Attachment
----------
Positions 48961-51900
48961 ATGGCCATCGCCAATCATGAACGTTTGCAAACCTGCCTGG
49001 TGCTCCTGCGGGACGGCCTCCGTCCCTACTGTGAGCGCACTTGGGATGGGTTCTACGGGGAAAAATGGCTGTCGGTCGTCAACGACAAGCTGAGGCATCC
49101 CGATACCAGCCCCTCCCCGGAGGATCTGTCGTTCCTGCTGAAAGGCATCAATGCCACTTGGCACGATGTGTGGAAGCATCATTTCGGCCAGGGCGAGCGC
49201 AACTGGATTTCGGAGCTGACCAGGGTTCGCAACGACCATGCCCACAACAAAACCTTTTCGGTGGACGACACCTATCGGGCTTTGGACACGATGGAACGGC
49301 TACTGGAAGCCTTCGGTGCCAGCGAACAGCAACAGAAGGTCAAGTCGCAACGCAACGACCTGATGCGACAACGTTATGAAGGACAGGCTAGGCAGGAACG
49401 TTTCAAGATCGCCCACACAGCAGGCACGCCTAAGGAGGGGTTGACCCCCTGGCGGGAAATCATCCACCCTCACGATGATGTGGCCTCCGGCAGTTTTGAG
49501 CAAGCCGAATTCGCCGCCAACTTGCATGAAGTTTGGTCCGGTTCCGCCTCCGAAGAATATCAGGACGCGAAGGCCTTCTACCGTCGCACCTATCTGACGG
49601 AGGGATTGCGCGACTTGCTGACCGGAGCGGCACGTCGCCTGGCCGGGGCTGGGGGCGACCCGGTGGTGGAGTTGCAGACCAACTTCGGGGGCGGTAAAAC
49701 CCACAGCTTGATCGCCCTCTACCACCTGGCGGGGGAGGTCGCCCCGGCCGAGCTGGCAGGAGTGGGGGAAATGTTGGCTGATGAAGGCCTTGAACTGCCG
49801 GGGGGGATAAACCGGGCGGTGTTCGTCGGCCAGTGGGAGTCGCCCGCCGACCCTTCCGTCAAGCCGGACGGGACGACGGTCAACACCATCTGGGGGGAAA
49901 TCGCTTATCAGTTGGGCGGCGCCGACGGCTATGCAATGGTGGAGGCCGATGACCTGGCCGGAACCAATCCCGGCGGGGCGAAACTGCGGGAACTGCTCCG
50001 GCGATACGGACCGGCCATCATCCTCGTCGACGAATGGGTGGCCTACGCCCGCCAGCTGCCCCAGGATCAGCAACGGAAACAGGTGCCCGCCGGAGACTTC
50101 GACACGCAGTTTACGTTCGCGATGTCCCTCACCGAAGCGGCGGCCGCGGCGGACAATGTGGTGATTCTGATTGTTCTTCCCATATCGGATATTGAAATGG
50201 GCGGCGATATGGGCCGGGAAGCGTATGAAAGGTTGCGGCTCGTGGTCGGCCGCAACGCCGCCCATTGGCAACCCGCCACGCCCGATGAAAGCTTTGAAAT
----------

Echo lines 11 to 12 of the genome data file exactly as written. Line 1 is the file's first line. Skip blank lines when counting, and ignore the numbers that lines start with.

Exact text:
49801 GGGGGGATAAACCGGGCGGTGTTCGTCGGCCAGTGGGAGTCGCCCGCCGACCCTTCCGTCAAGCCGGACGGGACGACGGTCAACACCATCTGGGGGGAAA
49901 TCGCTTATCAGTTGGGCGGCGCCGACGGCTATGCAATGGTGGAGGCCGATGACCTGGCCGGAACCAATCCCGGCGGGGCGAAACTGCGGGAACTGCTCCG